The Pioneer of the Taiwanese Humanitarian
Mr. Shih was born in Tam-Sui (淡水.) Graduated from Taipei Engineering Institute (台北州工業學校) in 1917, Shih soon was employed by the Taipei (Japanese) Governor’s administration as a civil engineer, a job envied by many. He could have simply lived a very comfortable life with newly wedded wife in 1922. Yet he eventually chose to establish a house called Love-Love Home (愛愛寮) accepting the beggars/panhandlers all over the northern Taiwan.
In order to provide more information to the public, Shih had published four books about the beggars – [Who Are the Beggars] [The Elimination of the Beggars] [The Life of the Beggars] and [Introduction to the Beggars Elimination Association] 《乞食是什麼》《乞食撲滅論》《乞丐社會的生活》《乞丐撲滅協會--宣言, 要旨, 規約.》 His efforts had made a big wave that his stories were reported by a famous Japanese writer that led to the special award by the Japanese emperor in 1928.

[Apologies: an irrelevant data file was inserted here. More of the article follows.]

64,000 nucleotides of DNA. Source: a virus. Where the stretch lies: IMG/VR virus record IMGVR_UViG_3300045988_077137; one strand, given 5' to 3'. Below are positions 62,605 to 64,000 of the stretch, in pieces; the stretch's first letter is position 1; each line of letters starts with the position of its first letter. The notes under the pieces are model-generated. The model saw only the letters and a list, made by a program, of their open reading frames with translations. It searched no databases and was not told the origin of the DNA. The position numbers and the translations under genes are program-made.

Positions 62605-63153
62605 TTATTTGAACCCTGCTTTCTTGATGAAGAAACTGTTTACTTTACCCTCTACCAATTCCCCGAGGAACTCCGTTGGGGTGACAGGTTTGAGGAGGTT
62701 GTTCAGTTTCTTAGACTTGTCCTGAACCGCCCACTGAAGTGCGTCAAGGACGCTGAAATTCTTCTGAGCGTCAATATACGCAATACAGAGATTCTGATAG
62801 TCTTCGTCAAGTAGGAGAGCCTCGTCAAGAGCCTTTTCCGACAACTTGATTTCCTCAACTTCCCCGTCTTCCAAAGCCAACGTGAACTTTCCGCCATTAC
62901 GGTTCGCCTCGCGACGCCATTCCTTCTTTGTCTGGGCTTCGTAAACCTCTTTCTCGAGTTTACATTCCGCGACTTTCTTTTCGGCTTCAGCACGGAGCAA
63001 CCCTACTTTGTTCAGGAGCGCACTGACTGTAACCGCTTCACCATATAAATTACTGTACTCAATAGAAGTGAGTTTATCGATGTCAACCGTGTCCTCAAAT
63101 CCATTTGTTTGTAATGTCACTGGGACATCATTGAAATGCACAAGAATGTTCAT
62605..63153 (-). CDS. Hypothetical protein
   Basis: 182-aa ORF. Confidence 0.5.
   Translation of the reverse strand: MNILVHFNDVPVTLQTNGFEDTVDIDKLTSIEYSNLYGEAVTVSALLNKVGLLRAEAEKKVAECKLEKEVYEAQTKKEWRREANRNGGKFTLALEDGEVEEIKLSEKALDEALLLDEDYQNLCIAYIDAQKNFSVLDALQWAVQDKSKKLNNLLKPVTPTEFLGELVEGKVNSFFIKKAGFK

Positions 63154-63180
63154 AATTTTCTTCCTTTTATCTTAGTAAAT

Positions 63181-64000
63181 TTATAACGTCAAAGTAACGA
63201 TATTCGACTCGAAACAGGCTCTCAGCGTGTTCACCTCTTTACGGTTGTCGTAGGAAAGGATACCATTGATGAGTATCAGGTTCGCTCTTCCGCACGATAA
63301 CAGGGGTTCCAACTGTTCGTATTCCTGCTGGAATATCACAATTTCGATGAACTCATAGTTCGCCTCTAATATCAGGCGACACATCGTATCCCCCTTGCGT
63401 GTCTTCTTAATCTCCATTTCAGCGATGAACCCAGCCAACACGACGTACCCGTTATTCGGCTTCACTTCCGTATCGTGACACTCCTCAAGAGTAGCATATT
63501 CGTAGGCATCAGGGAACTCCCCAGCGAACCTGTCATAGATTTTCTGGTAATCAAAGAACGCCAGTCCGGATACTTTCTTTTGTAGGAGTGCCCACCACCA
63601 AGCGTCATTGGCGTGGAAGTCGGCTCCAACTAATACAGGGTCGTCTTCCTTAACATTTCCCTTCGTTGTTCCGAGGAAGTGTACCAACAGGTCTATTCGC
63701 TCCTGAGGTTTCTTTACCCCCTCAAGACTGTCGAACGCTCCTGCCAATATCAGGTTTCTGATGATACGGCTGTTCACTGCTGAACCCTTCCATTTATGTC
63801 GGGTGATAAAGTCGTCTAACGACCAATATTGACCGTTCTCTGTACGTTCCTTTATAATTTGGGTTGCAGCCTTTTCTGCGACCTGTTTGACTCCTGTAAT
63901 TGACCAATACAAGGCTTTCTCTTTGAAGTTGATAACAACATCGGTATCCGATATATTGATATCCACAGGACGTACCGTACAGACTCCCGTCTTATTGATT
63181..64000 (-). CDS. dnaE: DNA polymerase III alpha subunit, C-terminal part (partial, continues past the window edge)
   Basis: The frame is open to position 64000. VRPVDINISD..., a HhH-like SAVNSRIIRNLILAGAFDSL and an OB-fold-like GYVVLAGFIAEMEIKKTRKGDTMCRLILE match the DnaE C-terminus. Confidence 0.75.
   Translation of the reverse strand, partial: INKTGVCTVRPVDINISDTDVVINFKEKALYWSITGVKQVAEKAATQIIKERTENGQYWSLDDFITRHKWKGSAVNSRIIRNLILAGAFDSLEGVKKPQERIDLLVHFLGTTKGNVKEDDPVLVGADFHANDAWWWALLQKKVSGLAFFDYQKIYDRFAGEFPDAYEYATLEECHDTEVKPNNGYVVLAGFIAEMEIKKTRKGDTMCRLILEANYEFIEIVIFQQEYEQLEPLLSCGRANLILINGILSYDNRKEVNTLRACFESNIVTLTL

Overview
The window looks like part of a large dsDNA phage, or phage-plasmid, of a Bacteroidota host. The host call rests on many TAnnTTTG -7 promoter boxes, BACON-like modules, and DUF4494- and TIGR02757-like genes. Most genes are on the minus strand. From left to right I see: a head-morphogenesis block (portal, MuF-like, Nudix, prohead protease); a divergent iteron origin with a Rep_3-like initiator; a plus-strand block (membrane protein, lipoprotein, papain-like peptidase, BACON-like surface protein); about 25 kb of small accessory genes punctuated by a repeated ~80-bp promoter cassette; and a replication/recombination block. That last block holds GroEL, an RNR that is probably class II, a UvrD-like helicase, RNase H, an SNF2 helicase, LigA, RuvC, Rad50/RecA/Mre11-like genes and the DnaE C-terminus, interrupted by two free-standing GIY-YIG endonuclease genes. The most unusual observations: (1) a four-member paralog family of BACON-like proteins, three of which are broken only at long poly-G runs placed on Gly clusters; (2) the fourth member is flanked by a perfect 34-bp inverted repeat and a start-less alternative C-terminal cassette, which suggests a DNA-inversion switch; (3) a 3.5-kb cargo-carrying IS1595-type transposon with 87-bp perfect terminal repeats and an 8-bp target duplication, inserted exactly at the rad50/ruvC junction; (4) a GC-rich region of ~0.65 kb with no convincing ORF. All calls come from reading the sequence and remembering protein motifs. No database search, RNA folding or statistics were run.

Shih’s children also voluntarily stayed in Love-Love House and helped those less fortunate people back on their feet by educating them and farming skills. It was not uncommon to see the House hosted more than 200 beggars lived and worked together with Shih and his family. The first sight (or smell) of the House may not be pretty, but the warmth and love, though invisible, was overwhelming.
Shih’s wife died prematurely in 1932. In 1934 Shih married to Kyomizu Teruko (清水照子) - a Japanese lady who had devoted all her life to help the beggars long after Shih suffered a critical stroke and passed away in 1944.